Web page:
Prepare to be introduced to one of the emerging hidden gems of new-world wine. It’s inspiring when you uncover something special that is still young enough, that only few can embrace its significance and nurture its development. I’m speaking of a region that has produced multiple top wines of the year. I’m speaking of wine from California unknown to many wine lovers. I’m speaking, of course, of Santa Barbara County. If you haven’t discovered it yet, the producers in this article already have, and they have a 40-year head start with extensive knowledge and experience cultivating their terroir. It’s worth your attention, and it’s worth our praise and recognition.
With the many wine-growing regions of California, we normally associate regions with famous varietals. Napa Cabernet, Sonoma Pinot Noir, and now Santa Barbara Syrah and Rhône-style wines grown in the Santa Ynez Valley. It’s about a 2-hour drive north of Los Angeles, and can be visited in a weekend. We are going to highlight our top 3 winery visits producing some of the world’s most overlooked, yet most tasteful Syrah and Rhône wines on the market.
I had an opportunity to meet with Amy Paynter, Rusack’s enologist, and a New Zealand native. Through her knowledge and expertise, I was able to soak up the history of this vineyard, hidden in the hills of Ballard Canyon. Their largest lots are Syrah & Sangiovese, which are grown on the very first rows of vines you see as you enter their gates. They also grow smaller lots of Sauvignon Blanc, Sémillon, Petite Sirah, Petit Verdot, Merlot, and Cabernet Franc which are used to produce everything from a Bordeaux-blend to a 100% delicious Sangiovese. The only grapes they source from other vineyards are their Pinot Noir and Chardonnay, which are both exceptional. Amy took me through their barrel room, showed me their back office, crush pad, de-stemmer, and testing lab. What I took from it was an intimate experience with a tightly knit group of passionate winemakers.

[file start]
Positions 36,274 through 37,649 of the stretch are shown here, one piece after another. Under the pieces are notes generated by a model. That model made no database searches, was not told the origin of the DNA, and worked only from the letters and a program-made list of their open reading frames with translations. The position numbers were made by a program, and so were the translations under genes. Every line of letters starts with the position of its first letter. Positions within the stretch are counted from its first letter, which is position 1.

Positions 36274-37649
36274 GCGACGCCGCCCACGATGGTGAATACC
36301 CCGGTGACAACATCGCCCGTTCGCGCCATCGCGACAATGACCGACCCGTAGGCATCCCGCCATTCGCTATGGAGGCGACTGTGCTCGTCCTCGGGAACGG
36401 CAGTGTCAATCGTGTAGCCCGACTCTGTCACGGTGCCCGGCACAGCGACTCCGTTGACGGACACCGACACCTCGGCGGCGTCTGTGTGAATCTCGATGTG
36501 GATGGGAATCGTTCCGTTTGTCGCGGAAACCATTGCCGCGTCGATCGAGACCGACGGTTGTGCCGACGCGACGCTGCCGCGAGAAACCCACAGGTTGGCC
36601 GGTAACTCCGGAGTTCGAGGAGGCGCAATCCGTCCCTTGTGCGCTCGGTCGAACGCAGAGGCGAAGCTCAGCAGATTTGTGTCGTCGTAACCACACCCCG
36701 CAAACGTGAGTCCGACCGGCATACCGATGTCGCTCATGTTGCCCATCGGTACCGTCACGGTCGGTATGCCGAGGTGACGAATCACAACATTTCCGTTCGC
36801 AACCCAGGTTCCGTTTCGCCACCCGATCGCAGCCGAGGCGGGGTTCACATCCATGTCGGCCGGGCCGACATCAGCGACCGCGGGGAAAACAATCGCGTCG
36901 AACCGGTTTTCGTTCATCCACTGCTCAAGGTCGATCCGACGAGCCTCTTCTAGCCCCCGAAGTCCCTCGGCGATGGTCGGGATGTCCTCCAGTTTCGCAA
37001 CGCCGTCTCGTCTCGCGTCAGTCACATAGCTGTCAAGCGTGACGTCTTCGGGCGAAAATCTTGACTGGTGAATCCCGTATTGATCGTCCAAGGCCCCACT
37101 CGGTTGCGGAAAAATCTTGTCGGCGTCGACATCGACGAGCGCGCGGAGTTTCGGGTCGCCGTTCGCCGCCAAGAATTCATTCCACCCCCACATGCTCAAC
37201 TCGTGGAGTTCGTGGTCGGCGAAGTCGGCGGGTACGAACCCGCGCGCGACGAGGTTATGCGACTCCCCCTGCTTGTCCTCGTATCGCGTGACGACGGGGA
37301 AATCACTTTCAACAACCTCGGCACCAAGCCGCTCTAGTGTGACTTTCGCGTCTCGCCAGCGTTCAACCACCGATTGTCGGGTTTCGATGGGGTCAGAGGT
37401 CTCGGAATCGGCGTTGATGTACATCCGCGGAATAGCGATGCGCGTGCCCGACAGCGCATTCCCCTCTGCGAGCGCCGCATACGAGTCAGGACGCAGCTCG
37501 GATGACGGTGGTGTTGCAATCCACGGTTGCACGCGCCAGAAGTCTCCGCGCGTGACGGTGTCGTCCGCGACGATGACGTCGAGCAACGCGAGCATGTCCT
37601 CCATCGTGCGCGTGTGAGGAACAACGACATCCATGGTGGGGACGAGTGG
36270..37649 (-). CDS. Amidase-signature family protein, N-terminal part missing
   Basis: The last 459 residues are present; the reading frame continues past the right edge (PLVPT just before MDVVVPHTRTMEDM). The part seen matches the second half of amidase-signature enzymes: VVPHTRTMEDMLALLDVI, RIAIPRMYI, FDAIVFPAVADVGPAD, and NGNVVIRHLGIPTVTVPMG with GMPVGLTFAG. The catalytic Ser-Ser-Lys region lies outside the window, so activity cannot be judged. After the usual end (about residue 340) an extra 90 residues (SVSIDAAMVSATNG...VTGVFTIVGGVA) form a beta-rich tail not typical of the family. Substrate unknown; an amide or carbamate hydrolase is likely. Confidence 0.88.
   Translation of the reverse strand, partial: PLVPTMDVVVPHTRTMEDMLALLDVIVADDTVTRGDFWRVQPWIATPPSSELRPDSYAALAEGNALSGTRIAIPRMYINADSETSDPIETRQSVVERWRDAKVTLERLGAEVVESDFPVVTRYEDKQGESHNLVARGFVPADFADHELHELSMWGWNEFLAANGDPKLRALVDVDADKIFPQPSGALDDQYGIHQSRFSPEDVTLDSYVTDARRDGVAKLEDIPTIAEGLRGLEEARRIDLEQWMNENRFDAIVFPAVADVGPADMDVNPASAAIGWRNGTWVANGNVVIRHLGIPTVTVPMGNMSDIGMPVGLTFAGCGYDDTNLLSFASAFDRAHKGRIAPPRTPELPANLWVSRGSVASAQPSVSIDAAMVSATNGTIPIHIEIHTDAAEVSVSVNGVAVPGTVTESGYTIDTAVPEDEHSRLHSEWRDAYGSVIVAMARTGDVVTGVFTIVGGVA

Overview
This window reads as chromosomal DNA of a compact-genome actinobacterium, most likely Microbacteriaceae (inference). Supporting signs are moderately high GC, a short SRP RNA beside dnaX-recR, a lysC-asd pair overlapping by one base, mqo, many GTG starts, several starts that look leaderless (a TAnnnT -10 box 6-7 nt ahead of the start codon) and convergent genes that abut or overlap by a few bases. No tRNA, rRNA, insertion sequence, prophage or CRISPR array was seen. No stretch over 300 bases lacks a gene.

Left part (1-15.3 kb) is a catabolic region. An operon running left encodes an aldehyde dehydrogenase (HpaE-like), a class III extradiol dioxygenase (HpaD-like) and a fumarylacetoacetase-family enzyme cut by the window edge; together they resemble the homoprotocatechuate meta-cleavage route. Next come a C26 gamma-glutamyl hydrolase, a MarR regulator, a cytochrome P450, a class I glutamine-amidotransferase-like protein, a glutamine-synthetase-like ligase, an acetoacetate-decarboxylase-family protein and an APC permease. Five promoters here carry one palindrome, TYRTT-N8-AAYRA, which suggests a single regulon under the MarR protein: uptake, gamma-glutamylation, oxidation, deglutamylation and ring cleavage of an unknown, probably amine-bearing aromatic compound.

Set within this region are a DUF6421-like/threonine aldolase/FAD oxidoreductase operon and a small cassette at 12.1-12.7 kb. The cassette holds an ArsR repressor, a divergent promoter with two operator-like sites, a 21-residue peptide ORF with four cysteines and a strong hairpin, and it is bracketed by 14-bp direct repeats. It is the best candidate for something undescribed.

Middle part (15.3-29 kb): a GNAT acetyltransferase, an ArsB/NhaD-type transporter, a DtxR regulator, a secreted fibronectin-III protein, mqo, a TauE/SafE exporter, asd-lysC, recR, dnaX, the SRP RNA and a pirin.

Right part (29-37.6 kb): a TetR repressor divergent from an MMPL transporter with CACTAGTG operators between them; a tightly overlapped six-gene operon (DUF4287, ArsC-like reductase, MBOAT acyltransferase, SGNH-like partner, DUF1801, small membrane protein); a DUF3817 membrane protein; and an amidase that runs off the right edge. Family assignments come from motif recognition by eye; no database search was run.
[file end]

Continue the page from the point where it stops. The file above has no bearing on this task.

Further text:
Rusack has earned a spot on Wine Spectator’s Top 100 list as recently as 2011, and continues to produce Syrah of the finest quality, distinct in it’s character with notes of creamy butterscotch, cacao, holiday spice, chewy mulberry and dark berries that fill the air with a sweet fragrance. The aroma is inviting as you first tip the glass. We tasted the entire line-up, and even had a few special bottles opened for us. What really stood out was the Syrah, Ballard Canyon Reserve 2010 (93 pts, $36). It’s a big wine built with so much elegance. Other noteworthy wines were their Pinot Noir Santa Rita Hills Reserve 2011 (91 pts, $40), and the Sangiovese Ballard Canyon Estate 2010 (91 pts, $32). A truly exceptional visit, which tops our list of wineries to visit in the Santa Ynez Valley. See our gallery below for the best images from our visit to Rusack Vineyards.